Theory of Adult Learners
Androgogy-teaching the adult learner..
Pedagogy- teaching children
Geragogy-teaching the older adult.
Andragogy
adults are independent in self concept-they are going to learn only what they want to learn.
Their life's experiences can be related to what they need to learn.
their orientation to learning is the present.
their readiness to learn will be shown by their questions, eagerness.
Geragogy strategies
teach when alert and rested.
use appropriate sensory aids when needed.
control the environment-noise/temperature.
face the client
use a slow pace
attention span is about 20 minutes/give small amounts of information at one time.
cover 1 topic at a time.
Geragogy strategies
audiovisual material works well.
allow time for expression. how do they feel about the material?
set realistic goals.
focus on their strengths.
base teaching on previous knowledge.
use analogies.
summarize important points.
have family/caregiver present as their backup.
Strategies fo, r Teaching Children
infants are taught to trust by consistent routine.
pre-schoolers- role play, pictures, demonstration.
school age- psychomotor skills discussion.
adolescent- self expression, problem solving, allow them to make decisions, being a role model.
Evaluation
most important step.
was outcome met?
post-test.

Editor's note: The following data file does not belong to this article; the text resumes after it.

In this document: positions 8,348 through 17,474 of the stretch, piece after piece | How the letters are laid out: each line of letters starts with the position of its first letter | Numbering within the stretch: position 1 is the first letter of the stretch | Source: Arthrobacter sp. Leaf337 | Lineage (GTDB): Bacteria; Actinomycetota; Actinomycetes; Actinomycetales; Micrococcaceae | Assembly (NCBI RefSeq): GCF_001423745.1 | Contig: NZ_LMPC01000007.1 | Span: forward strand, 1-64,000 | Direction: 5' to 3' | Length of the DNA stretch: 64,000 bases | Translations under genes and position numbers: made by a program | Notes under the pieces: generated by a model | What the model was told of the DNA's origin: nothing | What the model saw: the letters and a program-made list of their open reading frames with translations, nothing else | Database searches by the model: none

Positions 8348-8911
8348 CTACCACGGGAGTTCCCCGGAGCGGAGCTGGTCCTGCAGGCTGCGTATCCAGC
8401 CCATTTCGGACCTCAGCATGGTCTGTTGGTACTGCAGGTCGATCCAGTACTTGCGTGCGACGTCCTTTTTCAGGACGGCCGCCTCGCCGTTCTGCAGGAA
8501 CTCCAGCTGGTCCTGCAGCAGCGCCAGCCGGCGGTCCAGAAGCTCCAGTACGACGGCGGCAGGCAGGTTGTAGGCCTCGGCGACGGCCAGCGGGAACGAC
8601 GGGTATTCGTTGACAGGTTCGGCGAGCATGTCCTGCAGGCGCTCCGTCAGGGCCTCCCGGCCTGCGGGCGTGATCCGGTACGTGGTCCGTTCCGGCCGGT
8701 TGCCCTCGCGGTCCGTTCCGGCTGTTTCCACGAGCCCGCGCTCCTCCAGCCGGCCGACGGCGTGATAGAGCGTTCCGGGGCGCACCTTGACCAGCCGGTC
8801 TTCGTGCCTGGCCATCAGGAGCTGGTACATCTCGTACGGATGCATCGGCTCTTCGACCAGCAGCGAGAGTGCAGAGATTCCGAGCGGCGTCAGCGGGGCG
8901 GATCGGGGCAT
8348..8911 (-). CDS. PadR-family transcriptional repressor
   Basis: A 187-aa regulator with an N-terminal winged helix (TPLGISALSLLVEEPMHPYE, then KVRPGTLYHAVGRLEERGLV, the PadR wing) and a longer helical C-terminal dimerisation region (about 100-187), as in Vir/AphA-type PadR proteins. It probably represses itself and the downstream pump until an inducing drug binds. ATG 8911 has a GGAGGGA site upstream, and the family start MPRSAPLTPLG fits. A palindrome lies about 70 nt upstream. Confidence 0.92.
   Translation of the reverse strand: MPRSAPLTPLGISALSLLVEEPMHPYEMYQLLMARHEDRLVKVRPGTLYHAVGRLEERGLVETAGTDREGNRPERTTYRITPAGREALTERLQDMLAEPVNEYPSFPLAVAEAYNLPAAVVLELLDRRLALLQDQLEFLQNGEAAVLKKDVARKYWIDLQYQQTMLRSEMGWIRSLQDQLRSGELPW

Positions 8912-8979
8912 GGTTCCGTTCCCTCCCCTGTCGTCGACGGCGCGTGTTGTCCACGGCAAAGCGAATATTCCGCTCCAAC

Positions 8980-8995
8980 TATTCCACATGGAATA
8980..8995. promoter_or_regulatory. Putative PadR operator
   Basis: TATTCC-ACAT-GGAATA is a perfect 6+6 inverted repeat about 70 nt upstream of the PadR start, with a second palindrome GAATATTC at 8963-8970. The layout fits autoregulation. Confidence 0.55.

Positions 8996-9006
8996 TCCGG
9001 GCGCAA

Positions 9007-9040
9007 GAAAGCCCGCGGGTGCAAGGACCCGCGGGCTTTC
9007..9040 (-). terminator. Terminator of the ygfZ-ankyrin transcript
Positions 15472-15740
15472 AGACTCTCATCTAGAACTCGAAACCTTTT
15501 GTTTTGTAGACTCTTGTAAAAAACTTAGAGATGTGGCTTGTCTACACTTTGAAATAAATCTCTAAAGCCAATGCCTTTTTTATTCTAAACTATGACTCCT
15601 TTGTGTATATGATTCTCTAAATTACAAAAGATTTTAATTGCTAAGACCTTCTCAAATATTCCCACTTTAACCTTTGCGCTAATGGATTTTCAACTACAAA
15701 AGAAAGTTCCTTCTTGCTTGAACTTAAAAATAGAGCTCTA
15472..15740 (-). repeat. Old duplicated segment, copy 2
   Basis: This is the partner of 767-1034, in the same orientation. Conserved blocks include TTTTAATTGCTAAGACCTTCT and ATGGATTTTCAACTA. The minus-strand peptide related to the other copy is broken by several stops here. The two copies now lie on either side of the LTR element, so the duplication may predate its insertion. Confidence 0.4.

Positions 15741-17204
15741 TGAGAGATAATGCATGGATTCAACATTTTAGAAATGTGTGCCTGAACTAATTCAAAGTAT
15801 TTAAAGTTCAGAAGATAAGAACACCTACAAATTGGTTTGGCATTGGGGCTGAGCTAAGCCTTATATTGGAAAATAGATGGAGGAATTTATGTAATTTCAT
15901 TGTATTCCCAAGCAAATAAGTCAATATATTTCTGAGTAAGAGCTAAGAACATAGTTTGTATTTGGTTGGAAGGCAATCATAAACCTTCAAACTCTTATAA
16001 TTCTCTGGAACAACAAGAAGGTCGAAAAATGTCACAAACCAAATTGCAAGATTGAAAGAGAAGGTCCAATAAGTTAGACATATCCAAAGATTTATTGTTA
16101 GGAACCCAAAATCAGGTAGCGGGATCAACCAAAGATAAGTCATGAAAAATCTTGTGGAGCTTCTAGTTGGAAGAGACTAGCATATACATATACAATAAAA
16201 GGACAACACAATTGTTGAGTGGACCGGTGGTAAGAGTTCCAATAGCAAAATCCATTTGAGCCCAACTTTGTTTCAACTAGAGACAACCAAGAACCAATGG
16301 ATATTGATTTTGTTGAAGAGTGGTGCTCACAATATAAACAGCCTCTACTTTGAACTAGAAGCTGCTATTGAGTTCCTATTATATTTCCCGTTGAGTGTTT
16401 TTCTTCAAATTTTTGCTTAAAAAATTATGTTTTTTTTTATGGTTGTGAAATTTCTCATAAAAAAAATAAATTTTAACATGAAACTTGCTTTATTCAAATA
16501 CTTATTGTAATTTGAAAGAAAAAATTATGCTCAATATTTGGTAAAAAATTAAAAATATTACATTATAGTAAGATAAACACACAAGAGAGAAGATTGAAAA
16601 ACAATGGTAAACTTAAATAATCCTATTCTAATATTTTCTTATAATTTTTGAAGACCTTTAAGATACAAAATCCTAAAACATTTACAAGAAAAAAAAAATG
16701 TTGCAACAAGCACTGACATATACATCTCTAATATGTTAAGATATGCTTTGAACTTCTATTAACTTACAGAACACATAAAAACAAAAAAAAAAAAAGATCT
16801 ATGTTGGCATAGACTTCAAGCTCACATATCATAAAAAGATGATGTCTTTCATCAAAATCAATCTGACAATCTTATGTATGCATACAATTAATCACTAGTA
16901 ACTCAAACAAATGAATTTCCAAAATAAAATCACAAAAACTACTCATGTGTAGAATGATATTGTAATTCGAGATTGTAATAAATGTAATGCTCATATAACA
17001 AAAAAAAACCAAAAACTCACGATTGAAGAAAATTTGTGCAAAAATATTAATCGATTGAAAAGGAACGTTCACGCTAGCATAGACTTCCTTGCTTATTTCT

return demonstration- show me you know how to do it.
observation- changes in behavior-did diabetic patient pick the right foods? VERY IMPORTANT.
get feedback from patient-what does he think/feel?
Does Plan Need Revision?
are goals realistic?
Documentation
Document assessment of learning needs.-What does patient need to know?
What information did you teach?
what method did you use?
Who was taught? Patient and Family?
What was response/outcome to teaching?
Is there a need for more teaching?
Is there the ability to manage needs after discharge?
T.E.A.C.H
T-tune into the client

E-edit client information

A- act on every teaching moment

C- clarify often

H- honor client as a partner in the education process.
non verbal communication ia also known as
body language
touch is viewed as
one of the most effective non verbal ways to express feelings of:
love
affection
security
anger
frustration
aggression
excitement
the most expressive part of the body is the
face
posture can express
positive attitude-held in good alignment
depression-slouched
rigid- pain
intrapersonal communication
self talk
interpersonal communication
between two or more people with a goal to exchange messages.